The Countless Sounds Heard in a Day
As a musician, I always related to sounds in terms of musical application. The only sounds I paid attention to were those involved in creating and performing music. Musical sounds were the most important to me. Well . . . actually, as a traveling musician, any troubling sounds my car made were almost as important. The only other sound I appreciated was silence - something I valued after six nights of rhythmic and melodic saturation and the babble of three hundred or so party drunks.
Since I've settled down and become a family man, however, I have discovered a whole new world of sounds that give me more pleasure than music ever did. ...view middle of the document...
At least, I think it is ringing. Actually, it is just a subtle overtone, an aural hallucination that is produced by the shower. The whirring of a hair dryer can also produce this effect. Even knowing this, I'll scurry to the phone every time. That ring is so convincing.
Off to school I go, usually listening to a pompous AM radio talk show host pontificate about social issues. Other than that, it's a quiet, uneventful ride. I generally don't like hearing music in the morning.
A funny thing though. I still relate a lot of sounds I hear to music or musical instruments. One example of this is how I equate teachers' lectures to different instruments. Some teachers rattle off information so hurriedly, they sound like a clarinet rendition of "Light of the Bumble Bee." Others blurt out lessons like a trumpet fanfare. Some have the lilt of a Debussy flute cadenza. One history teacher's lectures reminded me of a forties trombone ballad, played with a plunger, slowly and endlessly rambling . . . oohwahh-ooh wahh wahhh oooo . . . .
Once out of class, I usually head to the day care center to pick up my daughter. I open the door of her classroom to the usual rumpus of two-year-old children testing the strength of everything they can get their hands on, including each other. The only thing I can hear over that is the exuberant chatter of their trebly little voices.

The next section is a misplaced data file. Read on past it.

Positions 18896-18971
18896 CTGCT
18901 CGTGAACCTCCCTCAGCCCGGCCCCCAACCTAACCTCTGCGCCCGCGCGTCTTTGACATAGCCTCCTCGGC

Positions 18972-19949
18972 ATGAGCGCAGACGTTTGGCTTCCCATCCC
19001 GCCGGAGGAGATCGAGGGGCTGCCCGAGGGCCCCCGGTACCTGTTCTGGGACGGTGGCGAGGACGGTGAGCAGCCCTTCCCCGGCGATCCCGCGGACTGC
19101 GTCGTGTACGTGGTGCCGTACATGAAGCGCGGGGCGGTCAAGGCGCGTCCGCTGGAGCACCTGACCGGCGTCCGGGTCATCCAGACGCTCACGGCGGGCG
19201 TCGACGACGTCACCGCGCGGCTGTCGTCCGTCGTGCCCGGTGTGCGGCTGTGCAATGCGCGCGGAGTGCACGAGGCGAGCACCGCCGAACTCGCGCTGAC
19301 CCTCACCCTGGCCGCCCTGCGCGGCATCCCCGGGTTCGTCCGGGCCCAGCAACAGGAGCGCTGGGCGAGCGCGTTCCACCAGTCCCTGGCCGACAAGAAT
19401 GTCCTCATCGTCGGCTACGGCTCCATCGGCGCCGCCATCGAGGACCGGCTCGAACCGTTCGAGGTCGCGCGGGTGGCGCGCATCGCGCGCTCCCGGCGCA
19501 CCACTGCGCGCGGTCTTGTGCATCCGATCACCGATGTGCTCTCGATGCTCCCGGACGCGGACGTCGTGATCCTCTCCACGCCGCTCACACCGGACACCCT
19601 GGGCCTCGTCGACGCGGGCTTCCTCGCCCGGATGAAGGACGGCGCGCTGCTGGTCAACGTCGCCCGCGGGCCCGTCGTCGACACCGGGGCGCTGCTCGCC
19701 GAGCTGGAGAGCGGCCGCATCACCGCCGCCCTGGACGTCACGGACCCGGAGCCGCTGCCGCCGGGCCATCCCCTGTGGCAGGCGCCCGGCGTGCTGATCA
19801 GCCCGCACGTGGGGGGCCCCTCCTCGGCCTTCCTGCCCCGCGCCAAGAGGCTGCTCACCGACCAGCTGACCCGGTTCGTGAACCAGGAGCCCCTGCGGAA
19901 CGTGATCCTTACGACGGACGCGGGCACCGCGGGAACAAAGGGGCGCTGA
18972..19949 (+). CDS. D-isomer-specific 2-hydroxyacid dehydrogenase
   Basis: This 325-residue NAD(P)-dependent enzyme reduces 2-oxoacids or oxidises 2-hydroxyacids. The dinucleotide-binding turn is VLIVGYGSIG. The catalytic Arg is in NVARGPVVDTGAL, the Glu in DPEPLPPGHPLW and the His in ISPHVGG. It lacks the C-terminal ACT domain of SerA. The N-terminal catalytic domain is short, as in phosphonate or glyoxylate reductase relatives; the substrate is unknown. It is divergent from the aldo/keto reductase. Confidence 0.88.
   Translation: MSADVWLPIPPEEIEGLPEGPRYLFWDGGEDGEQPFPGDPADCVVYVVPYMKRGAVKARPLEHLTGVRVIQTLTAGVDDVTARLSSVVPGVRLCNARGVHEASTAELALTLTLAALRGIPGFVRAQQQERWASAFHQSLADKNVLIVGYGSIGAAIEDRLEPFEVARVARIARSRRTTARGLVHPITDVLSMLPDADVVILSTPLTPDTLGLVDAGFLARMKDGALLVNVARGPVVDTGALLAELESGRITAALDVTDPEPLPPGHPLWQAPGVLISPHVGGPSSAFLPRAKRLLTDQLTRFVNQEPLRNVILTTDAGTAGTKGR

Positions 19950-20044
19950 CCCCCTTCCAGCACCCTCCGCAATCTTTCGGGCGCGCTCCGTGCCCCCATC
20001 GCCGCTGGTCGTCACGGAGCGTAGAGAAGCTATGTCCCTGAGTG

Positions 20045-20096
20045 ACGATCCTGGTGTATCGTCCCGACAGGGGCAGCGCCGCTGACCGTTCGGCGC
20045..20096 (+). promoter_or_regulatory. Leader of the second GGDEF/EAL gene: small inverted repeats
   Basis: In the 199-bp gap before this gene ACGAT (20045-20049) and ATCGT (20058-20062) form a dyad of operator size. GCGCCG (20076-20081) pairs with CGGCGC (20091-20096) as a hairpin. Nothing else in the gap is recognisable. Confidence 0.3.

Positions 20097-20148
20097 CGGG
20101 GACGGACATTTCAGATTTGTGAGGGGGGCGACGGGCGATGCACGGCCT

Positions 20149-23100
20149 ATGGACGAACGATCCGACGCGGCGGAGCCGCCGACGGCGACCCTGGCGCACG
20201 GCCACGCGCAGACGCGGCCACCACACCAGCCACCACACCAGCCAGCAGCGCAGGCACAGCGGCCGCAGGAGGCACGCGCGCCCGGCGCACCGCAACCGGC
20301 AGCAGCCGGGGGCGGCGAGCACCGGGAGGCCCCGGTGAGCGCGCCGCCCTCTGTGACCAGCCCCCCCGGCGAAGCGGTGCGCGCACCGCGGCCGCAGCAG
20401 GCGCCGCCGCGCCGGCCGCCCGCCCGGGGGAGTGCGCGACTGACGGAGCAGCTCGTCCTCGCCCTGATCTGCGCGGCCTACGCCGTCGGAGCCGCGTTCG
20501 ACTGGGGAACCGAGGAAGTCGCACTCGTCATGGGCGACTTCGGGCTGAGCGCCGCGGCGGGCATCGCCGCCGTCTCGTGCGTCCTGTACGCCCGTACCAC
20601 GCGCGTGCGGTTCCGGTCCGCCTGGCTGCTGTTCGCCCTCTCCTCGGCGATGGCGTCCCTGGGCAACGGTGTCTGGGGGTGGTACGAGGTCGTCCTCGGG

Upon rescuing my little sweetheart, we head to the park. On the way, she is aware of every honk, roar, squeal, and screech around us. She is also very aware of every unsavory epithet I utter, and lets me know it.
We arrive at Lake Mayer, home of who knows how many feathered beggars. There are all kinds of birds making all kinds of sounds. Geese are obnoxiously honking, crows are cawing, mocking birds are chattering, and even a chicken or two are moping around clucking like a couple of old women complaining about kids' manners these days. "Fowl" language abounds with every speaker making the same demand for the food we brought. But the most foul in this mixed up flock are the seagulls. Their demanding, irritating, nonstop screeching is enough to make me scream! The funniest sounding bunch to me, are the ducks, who, as most of us would say, don't quack at all. Actually, they pap - "pap-pap." When the food is gone, there is an almost insulting silence. Four hundred birds totally ignoring us as they wander off in search of another freebie.
So, it's home we go, my little one expounding half gibberish, half queries all the way. As we roll through our neighborhood, we hear dogs barking for attention, the chaotic chatter of kids in the street, and an occasional dinner whistle shrieking from someone's father's lips. There is also our neighbor, Jamie, a steel construction contractor who does much of his work at home. Many afternoons are colored with the ding of a ball-peen hammer or the spit and sputter of melting steel under a welding torch.